• Comprehensive Cardiac Center — For hospitals providing care for every touch point in the cardiac care continuum.

Hospitals seeking this highest-level heart attack certification will be measured against the following 9 standardized performance measures

CHAC-1 ECG within 10 minutes of arrival at this
receiving center
Percentage of ST-elevation Myocardial Infarction
patients who present directly to receiving center and
receive an ECG within 10 minutes of arrival
CHAC-2 Primary PCI ≤ 90 minutes Percentage of direct admit (non-transfer) ST-elevation
Myocardial Infarction patients who received primary
PCI within 90 minutes of arrival at the receiving
center (door-to-door time). For admissions with
STEMI diagnosed on subsequent ECG, arrival
date/time is set to 0, and arrival to
primary PCI is set to subsequent ECG time to primary
CHAC-3 EMS FMC to PCI ≤ 90 minutes Percentage of ST-elevation Myocardial Infarction
patients transported directly to a receiving center by
EMS who received primary PCI within 90 minutes of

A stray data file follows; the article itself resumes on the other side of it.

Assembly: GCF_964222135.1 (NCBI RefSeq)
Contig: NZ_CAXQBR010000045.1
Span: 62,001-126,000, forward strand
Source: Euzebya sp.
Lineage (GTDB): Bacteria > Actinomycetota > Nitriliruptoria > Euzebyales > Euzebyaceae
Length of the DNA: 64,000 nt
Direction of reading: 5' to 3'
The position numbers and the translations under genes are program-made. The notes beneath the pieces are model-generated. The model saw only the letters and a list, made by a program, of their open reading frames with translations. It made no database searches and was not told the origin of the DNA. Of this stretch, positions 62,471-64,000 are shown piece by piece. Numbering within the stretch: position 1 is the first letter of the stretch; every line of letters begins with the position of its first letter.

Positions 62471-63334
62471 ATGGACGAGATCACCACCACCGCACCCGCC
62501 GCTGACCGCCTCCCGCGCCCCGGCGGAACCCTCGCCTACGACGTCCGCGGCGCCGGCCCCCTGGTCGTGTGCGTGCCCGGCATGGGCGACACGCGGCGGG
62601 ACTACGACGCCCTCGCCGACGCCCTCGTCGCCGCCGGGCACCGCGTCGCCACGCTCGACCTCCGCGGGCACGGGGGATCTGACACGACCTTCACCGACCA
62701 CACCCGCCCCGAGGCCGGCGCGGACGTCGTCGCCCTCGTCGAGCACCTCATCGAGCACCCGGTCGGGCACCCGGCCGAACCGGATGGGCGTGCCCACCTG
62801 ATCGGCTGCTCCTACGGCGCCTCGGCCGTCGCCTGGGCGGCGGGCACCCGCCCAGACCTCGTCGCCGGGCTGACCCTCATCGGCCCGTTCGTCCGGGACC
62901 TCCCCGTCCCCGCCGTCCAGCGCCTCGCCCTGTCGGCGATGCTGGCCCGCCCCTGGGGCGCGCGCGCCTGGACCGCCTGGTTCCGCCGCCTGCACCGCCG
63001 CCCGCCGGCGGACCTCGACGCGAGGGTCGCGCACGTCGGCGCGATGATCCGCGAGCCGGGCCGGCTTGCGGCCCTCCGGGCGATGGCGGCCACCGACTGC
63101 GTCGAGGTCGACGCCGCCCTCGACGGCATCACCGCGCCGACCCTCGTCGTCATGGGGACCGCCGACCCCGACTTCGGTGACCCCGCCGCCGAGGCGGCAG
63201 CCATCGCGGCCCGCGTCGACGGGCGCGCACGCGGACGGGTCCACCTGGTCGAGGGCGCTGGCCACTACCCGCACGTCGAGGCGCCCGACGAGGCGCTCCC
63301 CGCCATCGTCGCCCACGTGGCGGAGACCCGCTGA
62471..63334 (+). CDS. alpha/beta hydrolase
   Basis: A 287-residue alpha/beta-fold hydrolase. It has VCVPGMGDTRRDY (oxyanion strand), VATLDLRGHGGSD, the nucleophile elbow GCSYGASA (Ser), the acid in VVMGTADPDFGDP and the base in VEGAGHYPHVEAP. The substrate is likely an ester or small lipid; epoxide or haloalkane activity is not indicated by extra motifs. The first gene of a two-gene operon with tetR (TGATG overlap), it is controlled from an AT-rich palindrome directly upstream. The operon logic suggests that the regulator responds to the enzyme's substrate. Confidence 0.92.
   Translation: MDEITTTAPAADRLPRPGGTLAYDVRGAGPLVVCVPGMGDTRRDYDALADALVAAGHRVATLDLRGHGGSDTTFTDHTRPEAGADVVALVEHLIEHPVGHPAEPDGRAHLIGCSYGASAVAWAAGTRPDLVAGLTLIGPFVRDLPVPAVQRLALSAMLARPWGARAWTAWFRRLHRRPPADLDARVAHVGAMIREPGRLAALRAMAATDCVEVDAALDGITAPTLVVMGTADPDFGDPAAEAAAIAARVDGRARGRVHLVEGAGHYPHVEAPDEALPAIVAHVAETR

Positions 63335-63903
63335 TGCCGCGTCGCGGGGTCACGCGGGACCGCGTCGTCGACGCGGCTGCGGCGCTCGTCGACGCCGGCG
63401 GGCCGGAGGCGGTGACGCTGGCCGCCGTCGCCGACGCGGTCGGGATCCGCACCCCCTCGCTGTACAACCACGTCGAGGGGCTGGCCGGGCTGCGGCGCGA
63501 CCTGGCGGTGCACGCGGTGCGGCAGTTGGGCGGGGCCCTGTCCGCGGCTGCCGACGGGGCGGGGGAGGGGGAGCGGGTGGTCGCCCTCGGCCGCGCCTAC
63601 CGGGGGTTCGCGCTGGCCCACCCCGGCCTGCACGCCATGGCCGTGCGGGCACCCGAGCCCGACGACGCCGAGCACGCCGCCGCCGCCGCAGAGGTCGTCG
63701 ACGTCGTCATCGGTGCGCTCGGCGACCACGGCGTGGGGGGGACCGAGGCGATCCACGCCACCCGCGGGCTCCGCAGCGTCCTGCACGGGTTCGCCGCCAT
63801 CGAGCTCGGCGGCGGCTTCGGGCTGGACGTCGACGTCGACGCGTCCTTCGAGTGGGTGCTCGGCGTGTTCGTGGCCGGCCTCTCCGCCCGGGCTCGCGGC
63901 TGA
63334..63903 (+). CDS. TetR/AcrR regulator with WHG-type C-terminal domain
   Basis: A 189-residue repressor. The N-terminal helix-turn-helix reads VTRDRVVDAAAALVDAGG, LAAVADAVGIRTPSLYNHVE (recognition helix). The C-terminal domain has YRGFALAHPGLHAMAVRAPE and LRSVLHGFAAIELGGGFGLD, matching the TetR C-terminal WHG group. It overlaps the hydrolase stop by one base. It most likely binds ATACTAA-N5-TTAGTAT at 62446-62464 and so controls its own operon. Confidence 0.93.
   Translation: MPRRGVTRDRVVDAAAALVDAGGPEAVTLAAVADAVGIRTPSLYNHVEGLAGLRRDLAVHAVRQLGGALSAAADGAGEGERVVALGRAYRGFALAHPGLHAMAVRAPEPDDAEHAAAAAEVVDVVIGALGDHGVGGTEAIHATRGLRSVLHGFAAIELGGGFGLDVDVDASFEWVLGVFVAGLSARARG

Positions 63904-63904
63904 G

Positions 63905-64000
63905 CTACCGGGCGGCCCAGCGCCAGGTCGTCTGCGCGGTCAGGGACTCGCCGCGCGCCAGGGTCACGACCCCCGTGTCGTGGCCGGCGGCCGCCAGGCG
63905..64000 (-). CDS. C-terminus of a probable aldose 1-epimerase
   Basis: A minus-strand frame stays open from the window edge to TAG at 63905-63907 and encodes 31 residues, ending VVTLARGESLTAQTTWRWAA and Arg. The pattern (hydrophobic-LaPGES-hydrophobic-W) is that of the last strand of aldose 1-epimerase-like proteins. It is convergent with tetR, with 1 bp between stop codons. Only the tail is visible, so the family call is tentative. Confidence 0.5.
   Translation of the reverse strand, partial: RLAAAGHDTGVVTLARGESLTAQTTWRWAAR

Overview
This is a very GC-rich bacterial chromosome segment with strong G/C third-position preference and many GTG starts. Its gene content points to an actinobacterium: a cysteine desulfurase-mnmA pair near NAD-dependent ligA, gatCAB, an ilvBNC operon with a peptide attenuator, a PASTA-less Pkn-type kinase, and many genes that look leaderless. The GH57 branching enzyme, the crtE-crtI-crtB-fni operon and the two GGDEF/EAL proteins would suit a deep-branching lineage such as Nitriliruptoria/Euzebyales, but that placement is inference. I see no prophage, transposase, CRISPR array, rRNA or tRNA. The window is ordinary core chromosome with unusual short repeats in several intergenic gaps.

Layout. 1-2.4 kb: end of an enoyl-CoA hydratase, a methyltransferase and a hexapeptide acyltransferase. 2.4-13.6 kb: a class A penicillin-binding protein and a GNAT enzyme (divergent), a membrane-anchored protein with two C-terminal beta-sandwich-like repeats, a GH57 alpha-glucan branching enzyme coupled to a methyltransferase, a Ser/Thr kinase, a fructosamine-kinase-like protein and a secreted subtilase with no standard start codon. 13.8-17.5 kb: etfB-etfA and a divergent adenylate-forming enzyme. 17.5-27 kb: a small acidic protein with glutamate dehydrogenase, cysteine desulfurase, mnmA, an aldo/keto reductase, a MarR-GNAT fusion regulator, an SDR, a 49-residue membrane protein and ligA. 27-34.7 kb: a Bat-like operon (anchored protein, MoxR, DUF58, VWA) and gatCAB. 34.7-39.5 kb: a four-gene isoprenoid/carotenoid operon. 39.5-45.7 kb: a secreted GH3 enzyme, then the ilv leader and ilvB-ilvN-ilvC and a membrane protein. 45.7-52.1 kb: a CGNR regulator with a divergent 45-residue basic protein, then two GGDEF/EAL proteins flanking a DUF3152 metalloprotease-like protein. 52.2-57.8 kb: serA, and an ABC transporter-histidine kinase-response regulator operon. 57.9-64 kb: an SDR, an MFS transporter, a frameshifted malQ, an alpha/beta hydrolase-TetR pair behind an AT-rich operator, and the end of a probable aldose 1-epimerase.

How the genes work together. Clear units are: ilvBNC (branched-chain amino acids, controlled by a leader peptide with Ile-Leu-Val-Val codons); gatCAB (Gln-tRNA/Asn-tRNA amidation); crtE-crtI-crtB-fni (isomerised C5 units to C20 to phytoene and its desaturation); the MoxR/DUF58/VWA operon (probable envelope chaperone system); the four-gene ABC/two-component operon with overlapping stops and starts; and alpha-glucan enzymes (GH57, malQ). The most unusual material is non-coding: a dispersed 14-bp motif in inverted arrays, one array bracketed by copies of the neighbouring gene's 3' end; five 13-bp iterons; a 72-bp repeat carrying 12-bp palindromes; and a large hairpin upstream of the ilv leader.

EMS first medical contact.
CHAC-4 Arrival at first facility to primary PCI ≤ 120
Percentage of ST-elevation Myocardial Infarction
patients transferred from a STEMI referring hospital
who received primary PCI within 120 minutes of
arrival at the first facility (STEMI referring hospital
door-to device time).
CHAC-5 ACE-Inhibitor or angiotensin receptor
blocker (ARB) for LVSD at discharge
Percentage of ST-elevation Myocardial Infarction
patients with left ventricular systolic dysfunction (EF<
40% or with moderate or severe LVSD) who are
prescribed an ACEI or ARB at hospital discharge
CHAC-6 Cardiac rehabilitation patient referral from
an inpatient setting
Percentage of patients hospitalized with ST-elevation
Myocardial Infarction who were referred to an
outpatient cardiac rehabilitation (CR) program during
their hospital stay
CHAC-7 ACE-Inhibitor or ARB prescribed at
discharge for NSTE-ACS
Percentage of patients hospitalized with non-ST
elevation-cute coronary syndrome (NSTE-ACS) with